FDA Report Outlines Approach to Personalized Medicine

Miriam E. Tucker

October 29, 2013

In This Article

SILVER SPRING, Maryland — In a detailed new report, the US Food and Drug Administration (FDA) has outlined its approach for regulating new personalized therapies and devices.

The report, Paving the Way for Personalized Medicine: FDA's Role in a New Era of Medical Product Development, outlines the fundamental ways in which the FDA has modified its traditional approaches to drug and device regulation in the new era of products that are tailored toward specific patient subtypes, rather than broad diagnostic groups.

"We're very, very excited about this report because I think it captures the broad context of what's happening in science and medicine today and the role of the FDA as we enter the era of personalized medicine, and for us, personalized medical product development," FDA commissioner Margaret A. Hamburg, MD, said in a press briefing held at the FDA headquarters Monday.

Dr. Hamburg noted that the European Union's definition of personalized medicine, "Providing the right treatment to the right patient, at the right dose at the right time," has always been medicine's goal.

"Now, with the advance of science and technology and the understanding of both the underlying mechanisms and the human response to disease, we have so many more opportunities to target therapies in exciting ways and really improve the care that we can offer and the effectiveness of treatments," she said

Starting in 1998 with the approval of trastuzumab (Herceptin, Genentech) for the treatment of HER2-positive breast cancers, the FDA has approved more than 100 drugs that contain specific information about biomarkers in the labeling. Sometimes that information is added postlicensure.

More recently, the FDA has approved 4 different cancer drugs for use in patients with tumors that have specific genetic characteristics that are identified by companion test kits, a new regulatory scenario that has prompted collaboration of multiple branches within the FDA's Center for Drug Evaluation and Research, Center for Biologics Evaluation and Research, and Center for Devices and Radiological Health (CDRH), along with the National Center for Toxicological Research, which is located in Arkansas.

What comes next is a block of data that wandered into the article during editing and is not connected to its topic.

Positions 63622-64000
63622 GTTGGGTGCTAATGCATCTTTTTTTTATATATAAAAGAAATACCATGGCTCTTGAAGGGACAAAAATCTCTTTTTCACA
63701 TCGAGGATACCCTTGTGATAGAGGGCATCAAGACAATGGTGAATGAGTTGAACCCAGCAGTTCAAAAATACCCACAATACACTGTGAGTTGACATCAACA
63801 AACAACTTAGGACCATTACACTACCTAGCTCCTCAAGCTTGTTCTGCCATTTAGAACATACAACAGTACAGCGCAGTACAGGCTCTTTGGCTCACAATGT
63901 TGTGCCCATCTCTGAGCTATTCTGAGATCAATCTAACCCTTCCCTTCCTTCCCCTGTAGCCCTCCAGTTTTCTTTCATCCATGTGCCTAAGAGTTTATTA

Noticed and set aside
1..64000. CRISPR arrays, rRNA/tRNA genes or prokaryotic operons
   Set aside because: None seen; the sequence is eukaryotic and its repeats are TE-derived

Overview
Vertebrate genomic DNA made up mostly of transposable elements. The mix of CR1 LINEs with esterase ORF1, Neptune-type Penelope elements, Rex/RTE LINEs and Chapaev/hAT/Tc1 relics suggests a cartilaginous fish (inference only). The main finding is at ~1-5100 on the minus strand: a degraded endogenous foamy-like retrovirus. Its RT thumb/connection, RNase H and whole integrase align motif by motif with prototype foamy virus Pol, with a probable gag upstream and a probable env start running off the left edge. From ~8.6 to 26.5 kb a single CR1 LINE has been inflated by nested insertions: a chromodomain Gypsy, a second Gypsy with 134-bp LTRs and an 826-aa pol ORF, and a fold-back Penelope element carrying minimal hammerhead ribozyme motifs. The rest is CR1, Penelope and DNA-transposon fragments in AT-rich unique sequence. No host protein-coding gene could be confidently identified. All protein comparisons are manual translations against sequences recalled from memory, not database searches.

Two recent notable FDA approvals have also demonstrated the extent to which science and technology are advancing personalized medicine and influencing the way the agency does business. On January 31, 2012, the FDA approved ivacaftor (Kalydeco, Vertex Pharmaceuticals), the first-ever drug to address the underlying cause of cystic fibrosis among patients with a specific gene mutation. The drug was approved in just 3 months, half the normal time for FDA "priority review," because it was considered to offer such a major advance and the submission was well-prepared.

In addition, earlier this year, the FDA granted emergency use provisions to physicians at the University of Michigan in Ann Arbor and Akron Children's Hospital in Ohio to create a bioresorbable airway splint constructed with a 3-dimensional printer to treat an infant with a life-threatening condition that led to airway collapse.

"We're really trying to harness advancements in science and technology to evaluate new tools so that we can help speed innovation," Dr. Hamburg said at the briefing.


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